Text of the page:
Salmon plan can't stand alone

  • Salmon fishing, circa 1910

    Ore. Historical Society photo by J.F. Ford
 

Two years ago, Oregon Gov. John Kitzhaber boasted that his state could do a better job of managing coho salmon than the Endangered Species Act. The Oregon Plan, he said, was an innovative approach to endangered species management on state and private land - a collaborative, mostly voluntary approach that could replace top-down federal regulations.

The promise of local solutions brought the timber industry to the table, and the governor hoped its cooperation would help to protect fish habitat on private land, where the Endangered Species Act is often difficult to enforce.

Even the National Marine Fisheries Service, the agency responsible for managing endangered marine species, went along with the $30 million plan, deciding not to include most Oregon populations of coho when it listed the California and Washington populations last year.

But critics said the Oregon Plan alone was not enough to protect the fish, and took the Fisheries Service to court. In June, the federal court agreed, and this Aug. 3 the agency listed the coho as threatened in Oregon.

By accepting Oregon's promises of future protection as a substitute for immediate regulation, said the court, the Fisheries Service had violated the Endangered Species Act (HCN, 8/3/98).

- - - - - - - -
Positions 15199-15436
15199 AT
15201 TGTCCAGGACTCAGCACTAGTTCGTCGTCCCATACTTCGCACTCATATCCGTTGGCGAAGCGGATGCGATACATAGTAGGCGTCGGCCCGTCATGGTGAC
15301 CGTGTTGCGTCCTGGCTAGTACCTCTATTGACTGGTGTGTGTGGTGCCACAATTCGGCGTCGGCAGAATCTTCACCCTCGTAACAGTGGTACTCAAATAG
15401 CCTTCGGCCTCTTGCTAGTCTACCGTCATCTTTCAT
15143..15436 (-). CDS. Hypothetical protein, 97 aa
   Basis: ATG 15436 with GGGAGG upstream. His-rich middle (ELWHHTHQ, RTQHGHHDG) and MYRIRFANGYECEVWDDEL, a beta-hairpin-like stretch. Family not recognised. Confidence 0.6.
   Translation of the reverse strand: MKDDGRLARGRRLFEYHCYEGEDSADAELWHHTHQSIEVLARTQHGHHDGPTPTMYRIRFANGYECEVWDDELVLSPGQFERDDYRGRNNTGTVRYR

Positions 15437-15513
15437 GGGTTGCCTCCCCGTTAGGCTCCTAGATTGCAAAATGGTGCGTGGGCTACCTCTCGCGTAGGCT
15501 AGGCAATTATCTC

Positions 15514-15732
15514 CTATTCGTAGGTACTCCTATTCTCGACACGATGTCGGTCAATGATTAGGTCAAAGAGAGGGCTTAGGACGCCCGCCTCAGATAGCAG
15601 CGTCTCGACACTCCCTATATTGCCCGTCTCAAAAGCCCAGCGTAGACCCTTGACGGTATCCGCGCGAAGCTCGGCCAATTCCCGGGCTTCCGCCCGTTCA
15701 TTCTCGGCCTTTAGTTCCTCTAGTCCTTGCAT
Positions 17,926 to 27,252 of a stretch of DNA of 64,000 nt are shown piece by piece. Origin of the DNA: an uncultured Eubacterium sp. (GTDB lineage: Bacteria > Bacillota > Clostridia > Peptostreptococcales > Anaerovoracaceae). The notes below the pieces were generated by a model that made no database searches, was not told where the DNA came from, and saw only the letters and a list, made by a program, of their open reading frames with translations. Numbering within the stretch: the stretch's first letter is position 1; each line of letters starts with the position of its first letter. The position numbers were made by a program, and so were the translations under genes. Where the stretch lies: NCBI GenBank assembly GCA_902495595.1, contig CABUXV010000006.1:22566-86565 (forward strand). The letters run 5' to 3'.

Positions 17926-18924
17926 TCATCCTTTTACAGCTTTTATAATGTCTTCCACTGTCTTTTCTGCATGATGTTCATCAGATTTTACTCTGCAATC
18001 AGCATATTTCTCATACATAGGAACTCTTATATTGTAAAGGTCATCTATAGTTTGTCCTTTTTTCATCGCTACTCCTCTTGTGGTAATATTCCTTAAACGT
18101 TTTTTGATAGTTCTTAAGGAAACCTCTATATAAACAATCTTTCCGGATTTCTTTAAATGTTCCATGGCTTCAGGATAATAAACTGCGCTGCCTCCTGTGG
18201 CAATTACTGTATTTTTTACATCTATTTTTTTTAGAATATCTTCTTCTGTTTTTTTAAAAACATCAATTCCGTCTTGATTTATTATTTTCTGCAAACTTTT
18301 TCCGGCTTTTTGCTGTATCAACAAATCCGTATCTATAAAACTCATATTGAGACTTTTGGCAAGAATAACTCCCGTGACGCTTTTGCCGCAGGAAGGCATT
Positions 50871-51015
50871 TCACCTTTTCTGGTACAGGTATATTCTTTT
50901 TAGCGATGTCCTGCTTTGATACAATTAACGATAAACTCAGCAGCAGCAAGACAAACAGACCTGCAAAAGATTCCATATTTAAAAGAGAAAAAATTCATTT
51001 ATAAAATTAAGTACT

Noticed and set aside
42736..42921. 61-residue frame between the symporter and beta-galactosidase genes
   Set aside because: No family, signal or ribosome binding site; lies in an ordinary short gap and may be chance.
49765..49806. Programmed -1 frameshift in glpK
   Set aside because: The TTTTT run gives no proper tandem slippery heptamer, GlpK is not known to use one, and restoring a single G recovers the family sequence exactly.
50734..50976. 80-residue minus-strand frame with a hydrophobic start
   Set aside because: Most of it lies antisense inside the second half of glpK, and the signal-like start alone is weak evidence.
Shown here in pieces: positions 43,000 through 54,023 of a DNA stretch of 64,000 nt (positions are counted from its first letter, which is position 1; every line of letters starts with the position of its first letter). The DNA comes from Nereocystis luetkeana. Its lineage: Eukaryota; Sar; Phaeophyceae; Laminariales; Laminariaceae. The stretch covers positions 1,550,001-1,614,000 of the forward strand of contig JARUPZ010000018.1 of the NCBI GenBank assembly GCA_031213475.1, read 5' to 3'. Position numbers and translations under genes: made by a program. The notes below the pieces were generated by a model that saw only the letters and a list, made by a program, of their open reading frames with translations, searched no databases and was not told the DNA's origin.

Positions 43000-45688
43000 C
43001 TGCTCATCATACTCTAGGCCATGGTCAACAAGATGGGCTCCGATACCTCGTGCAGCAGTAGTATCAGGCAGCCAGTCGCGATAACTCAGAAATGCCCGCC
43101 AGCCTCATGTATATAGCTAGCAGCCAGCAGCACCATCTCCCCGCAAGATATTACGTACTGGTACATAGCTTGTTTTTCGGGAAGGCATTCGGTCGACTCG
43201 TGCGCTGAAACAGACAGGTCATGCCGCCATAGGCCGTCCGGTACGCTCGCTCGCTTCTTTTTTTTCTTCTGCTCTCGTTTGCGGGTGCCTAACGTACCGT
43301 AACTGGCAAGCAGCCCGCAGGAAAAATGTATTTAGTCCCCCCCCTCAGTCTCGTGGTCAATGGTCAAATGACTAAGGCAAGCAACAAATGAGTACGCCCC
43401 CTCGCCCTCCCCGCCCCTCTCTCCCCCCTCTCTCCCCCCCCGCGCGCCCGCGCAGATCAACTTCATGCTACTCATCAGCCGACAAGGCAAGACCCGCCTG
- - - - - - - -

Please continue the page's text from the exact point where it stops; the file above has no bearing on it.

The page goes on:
Many activists hope the federal listing will kick-start a stalled recovery process. "Things were moving incredibly slowly," says Mary Scurlock of the Pacific Rivers Council, an environmental group involved in the Oregon Plan process. "Early on, there was this pie-in-the-sky idea that (the state and the Fisheries Service) would hold hands and develop proposals together. That fell apart pretty quickly."

During the Oregon Plan negotiations, the state and the Fisheries Service butted heads over a controversial revision of the state's Forest Practices Act. Rob Jones of the Fisheries Service says that other major issues not resolved by the Oregon Plan will now be tackled by the federal recovery plan, including regulation of commercial fishing, agricultural practices, and urban development.

"We need every available tool in the toolbox," says Ken Rait of the Oregon Natural Resources Council. His group, in cooperation with the Pacific Coast Federation of Fishermen's Associations, led the lawsuit against the Fisheries Service. "The Oregon Plan is a step in the right direction, but we need the Endangered Species Act as a safety net," he says.

Some observers wonder if the timber industry, which was lured on board with the chance to escape another listing, is now ready to jump ship and take along its huge tracts of privately owned land. It's a possibility that has many observers watching the Oregon process closely, especially since the plan is now being imitated in other states.

For now, it looks as though everyone is willing to keep talking. In a press conference Aug. 3, flanked by an environmentalist, a private landowner and a timber industry representative, the governor said the monitoring and recovery efforts begun by the plan will continue.